Only one in 10 new car sales could be diesel in as little as five years, says a leading academic.
Currently, one-in-four of new cars sold is powered by the fuel, a dramatic decline from the parity with petrol it enjoyed just a few years ago.
Its popularity is also on the wane in the company car market, where it has traditionally dominated thanks to its tax-friendly CO2 performance.
New figures show that the proportion of diesel cars on the FN50 fleet – the UK’s top 50 leasing companies by risk fleet size – fell from almost two-thirds (63.4%) to close to half (50.5%) over the past 12 months.
In terms of vehicles they had ordered in the past year, the flight from diesel was still more pronounced. Almost half of the cars ordered in 2019 were petrol (47.6%), while only two-fifths (38.8%) were diesel.
David Bailey, Professor of Business Economics at the Birmingham Business School, said: “There seems to be no end to the decline in diesels.”
Overall, diesel new car sales are down by more than a fifth in the past year. Some 515,000 units have been sold year-to-date, compared with 650,000 during the previous 12 months, data from the UK automotive trade body, the Society of Motor Manufacturers and Traders (SMMT), shows.
Forecasters say that, with the sharp falls seen in the sale of new diesel cars since 2017, it could lead to an undersupply of used vehicles in 2020 and 2021, which would help sustain residual values. However, it’s unclear whether the decline in new diesel car sales will be mirrored in the used car market. The most recent figures from the SMMT show that demand for used diesels grew by 1.4% in the third quarter, with some 858,442 changing hands.
“A big shift away from diesel is still taking place,” said Bailey. “In late 2015, diesel accounted for more than 50% of the market, by March last year it was down to 32% and it has fallen further since then.”
The UK is not alone in turning its back on the fuel; its decline is being seen across Europe. In the key market of Germany, diesel’s share has fallen below 30% from having accounted for half the market and to a similar level in France, where three-quarters of new car sales were once diesel.
Bailey said: “We are seeing this continuing decline and, while I originally thought the market share for diesel by 2025 would be down to 15%, I now think that’s quite optimistic – it may be as low as 10%.”
Despite its popularity in Europe, diesel has not enjoyed similar market penetration in other countries. “It’s negligible in North America, it’s only 4% at best in China and virtually insignificant elsewhere,” he said.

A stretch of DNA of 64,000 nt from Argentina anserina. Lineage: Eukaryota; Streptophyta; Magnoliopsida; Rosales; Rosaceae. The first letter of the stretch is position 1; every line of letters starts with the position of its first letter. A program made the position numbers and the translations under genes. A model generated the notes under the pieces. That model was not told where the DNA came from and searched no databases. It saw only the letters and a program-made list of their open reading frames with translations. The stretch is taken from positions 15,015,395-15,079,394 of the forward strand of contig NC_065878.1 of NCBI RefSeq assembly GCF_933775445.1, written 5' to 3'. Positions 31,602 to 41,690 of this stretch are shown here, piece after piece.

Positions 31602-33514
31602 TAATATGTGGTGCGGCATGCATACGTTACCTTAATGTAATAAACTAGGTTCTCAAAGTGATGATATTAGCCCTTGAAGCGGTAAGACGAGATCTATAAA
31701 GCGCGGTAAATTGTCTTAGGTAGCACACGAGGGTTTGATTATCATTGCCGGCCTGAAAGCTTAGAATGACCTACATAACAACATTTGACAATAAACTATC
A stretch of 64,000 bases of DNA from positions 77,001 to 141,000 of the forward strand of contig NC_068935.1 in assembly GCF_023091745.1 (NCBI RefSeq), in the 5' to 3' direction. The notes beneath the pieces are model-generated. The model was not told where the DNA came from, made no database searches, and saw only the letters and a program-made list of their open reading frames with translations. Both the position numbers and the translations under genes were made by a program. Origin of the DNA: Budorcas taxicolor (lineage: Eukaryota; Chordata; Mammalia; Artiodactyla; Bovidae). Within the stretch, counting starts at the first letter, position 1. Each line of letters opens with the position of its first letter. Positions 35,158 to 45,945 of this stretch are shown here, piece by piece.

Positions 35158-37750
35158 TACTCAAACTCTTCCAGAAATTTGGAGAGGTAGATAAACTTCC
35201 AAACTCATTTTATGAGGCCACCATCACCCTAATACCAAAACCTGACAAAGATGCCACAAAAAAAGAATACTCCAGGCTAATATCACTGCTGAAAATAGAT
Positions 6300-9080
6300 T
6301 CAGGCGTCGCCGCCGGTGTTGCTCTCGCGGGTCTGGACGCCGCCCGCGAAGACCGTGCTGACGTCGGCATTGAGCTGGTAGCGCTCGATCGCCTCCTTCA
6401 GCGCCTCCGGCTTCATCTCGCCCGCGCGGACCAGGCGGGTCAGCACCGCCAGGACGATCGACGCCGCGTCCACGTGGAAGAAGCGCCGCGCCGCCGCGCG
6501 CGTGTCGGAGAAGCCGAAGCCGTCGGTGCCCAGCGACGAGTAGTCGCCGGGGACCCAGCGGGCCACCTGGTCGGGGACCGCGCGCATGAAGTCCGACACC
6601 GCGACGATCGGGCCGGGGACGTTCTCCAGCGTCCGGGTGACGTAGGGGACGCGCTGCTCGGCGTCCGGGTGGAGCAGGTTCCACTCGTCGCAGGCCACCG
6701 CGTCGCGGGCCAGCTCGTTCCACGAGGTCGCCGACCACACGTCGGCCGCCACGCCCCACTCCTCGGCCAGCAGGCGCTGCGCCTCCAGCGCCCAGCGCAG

“If you go back to the turn of the century, diesel as a share of the market in Europe was only 10-15%. We then gave (the fuel) loads of tax breaks, because we thought it was good for the environment.”
Dieselgate followed however, and concerns over the fuel’s impact on air quality has put its market share on a downward trajectory.
Bailey told delegates at a recent Vehicle Remarketing Association (VRA) seminar the trouble is “people are completely freaked out over diesels”.
He said: “They are concerned about falling resale values, they are worried about tighter regulations in cities, higher taxes and its impact on the environment.”
He says Government policy has not helped either, labelling it a “complete shambles”.
“One part of Government has been saying ‘clean diesels are good’, while another part whacks a load of tax on them.”
Government has, however, introduced tax breaks for diesel company cars, which meet strict emissions limits defined by the RDE2 standard.
Company car drivers are exempt from the 4% benefit-in-kind (BIK) diesel surcharge, while fleets benefit from not having to pay the higher first-year rate of VED on new diesel cars.
The NOx limit for the RDE2 standard, which is measured on the road, is up to 1.43 times the Euro 6 lab limit of 80mg/km for diesel and 60mg/km for petrol. Cars achieving this limit are labelled Euro 6d.
Cars achieving RDE1, which allows for a margin of error two times the actual limit, are classified as Euro 6d-temp.
RDE2 will apply to all new registrations from January 1, 2021, before the margin for error – the conformity factor – is removed by 2023.
Peter Golding, managing director at FleetCheck, believes that 2020 could turn out to be a make or break year for diesel, with the success of Euro 6d cars key. However, he acknowledges the outlook is not promising when Bristol’s proposed diesel city centre car ban will not apply to older petrol vehicles, with potentially worse emissions than the latest RDE2 diesels.
“RDE2, effectively, puts diesel on a roughly equal footing with petrol from an emissions point of view,” he said. “The question is whether everyone from legislators to the general public are willing or able to make that distinction.”